When residents from a low-income BIPOC community take the initiative to improve their community and children’s health, what do you do?

In Minneapolis, you push them to the limit then arrest them.

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The backstory on why Minneapolis is hell bent to expand its Public Works yard in East Phillips in violation of its racial equity commitments

Residents disrupt the Minneapolis City Council Thursday for moving ahead with a plan they say will harm East Phillips residents’ health.

Minneapolis city leaders say their controversial plan to expand the Public Works yard in East Phillips has been in the works for years, an effort to upgrade aging facilities and improve efficiencies.

Much less discussed is how the Public Works project is part of an interlocking set of city plans to build a new fire station and sell city land for private development.

The city’s plan also violates its commitments to reduce racial disparities, an issue city leaders have failed to address.

The East Phillips Neighborhood Institute (EPNI) strongly opposes the city’s plan, saying it would increase local air pollution and harm residents’ health.

While the city has downplayed resident health concerns, federal health agencies recently released a map ranking East Phillips in the highest tier of its Environmental Justice Index, which identifies “communities most at risk for facing the health impacts of environmental hazards.”

Here is a more complete picture of why the city is breaking its racial equity commitments. It begs the question: Just when does the city plan to start living up to those commitments?

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City of Minneapolis offers self-serving ‘Racial Equity Impact Analysis’ on proposed Public Works project in East Phillips Neighborhood

Backers of the East Phillips Urban Farm development held a press conference at City Hall Tuesday.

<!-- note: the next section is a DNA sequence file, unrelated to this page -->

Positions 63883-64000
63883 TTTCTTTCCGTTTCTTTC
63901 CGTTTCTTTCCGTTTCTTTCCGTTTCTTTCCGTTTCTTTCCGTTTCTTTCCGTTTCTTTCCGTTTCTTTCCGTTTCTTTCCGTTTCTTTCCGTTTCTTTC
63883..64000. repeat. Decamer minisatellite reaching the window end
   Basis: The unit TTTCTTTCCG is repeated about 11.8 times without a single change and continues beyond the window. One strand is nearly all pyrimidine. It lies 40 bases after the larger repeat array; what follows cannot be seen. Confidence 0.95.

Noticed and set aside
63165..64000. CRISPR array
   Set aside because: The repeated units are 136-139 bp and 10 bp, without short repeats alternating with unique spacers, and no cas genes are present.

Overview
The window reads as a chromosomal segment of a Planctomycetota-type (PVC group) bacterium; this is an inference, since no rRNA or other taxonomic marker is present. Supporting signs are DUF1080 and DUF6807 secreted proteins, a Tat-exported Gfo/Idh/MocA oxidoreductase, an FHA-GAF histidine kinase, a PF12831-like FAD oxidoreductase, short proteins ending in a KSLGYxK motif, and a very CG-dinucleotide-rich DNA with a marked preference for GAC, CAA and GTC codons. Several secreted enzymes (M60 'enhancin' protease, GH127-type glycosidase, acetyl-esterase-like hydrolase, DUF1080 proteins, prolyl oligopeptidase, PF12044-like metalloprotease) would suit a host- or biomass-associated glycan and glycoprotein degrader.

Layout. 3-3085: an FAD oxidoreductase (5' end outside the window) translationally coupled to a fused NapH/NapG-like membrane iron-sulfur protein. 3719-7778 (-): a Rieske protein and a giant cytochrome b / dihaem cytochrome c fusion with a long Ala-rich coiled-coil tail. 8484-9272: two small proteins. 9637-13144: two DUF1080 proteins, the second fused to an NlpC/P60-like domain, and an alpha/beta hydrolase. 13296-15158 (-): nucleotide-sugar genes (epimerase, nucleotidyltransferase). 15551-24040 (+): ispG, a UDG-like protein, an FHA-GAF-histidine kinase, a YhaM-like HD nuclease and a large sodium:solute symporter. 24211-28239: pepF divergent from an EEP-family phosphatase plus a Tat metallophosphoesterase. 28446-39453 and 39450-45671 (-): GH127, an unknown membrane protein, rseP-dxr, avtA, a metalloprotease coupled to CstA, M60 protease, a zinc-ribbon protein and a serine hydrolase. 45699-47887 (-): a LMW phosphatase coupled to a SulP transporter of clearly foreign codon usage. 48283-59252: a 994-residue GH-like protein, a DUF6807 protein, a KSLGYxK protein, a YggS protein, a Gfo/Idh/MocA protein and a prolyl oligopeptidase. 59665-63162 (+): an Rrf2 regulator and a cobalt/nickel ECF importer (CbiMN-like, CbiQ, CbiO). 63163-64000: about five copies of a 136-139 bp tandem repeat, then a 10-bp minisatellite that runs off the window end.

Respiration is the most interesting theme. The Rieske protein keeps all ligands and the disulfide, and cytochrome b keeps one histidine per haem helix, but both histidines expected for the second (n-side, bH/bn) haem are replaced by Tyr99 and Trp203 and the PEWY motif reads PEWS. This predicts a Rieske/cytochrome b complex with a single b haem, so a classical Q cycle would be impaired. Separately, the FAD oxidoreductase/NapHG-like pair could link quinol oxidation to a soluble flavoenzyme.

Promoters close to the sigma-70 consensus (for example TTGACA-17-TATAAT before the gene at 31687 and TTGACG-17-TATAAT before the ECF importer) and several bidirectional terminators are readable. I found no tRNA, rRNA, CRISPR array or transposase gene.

The Minneapolis City Council’s Policy & Government Oversight Committee will vote Wednesday afternoon on directing staff to move forward with its Public Works expansion plan in the East Phillips neighborhood, one opposed by neighborhood leaders.

The docket includes the city’s “Racial Equity Impact Analysis” for the project, something that assesses how it aligns “with the City’s Southside Green Zone policy, the City’s resolution declaring racism a public health emergency, and the City’s resolution establishing a truth and reconciliation process.”

The city offers a self-serving and weak racial equity analysis, raising questions about the city’s understanding of, and commitment to, racial justice.

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East Phillips Urban Farm plan stays alive, barely

City Council action is as murky as its commitment to racial justice

The Minneapolis City Council was faced challenging truths today as it deliberated on redevelopment of the old Roof Top Depot site at 28th and Hiawatha: addressing historic and ongoing racism costs money, it means changing “business as usual,” and it’s messy.

The Council faced two different proposals: One to use the Roof Top Depot site to expand and consolidate the city’s Water Works facilities, the other to give the East Phillips Neighborhood Institute (EPNI) exclusive rights to develop the property into an urban farm, affordable housing, and neighborhood-friendly businesses.

The fractured Council punted, keeping both options open, likely making no one happy. Significantly, it voted down proposed language to give EPNI exclusive development rights for its Urban Farm proposal.

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Critical vote on East Phillips Urban Farm Wednesday: Will Mpls City Council live up to its promises?

West side of the old Roof Depot building in the East Phillips neighborhood.

The old Roof Depot site near East 28th Street and Hiawatha Avenue in the East Phillips neighborhood covers a city block and its waiting for redevelopment.

Starkly different proposals are on the table: One would consolidate the city of Minneapolis’ Public Works facilities to create greater efficiencies; the other would create an Indoor Urban Farm, with affordable housing and neighborhood friendly-businesses.

“We have a once-in-a-generation opportunity to fulfill a community-led, community-owned project — an economic investment in an economically depressed area,” said Joe Vital, a volunteer with East Phillips Neighborhood Initiative and Urban Farm supporter.

A key vote on these divergent plans is expected Wednesday, Aug. 18, 1:30 p.m. at the Minneapolis City Council’s Policy and Government Oversight Committee. This committee includes all 13 council members.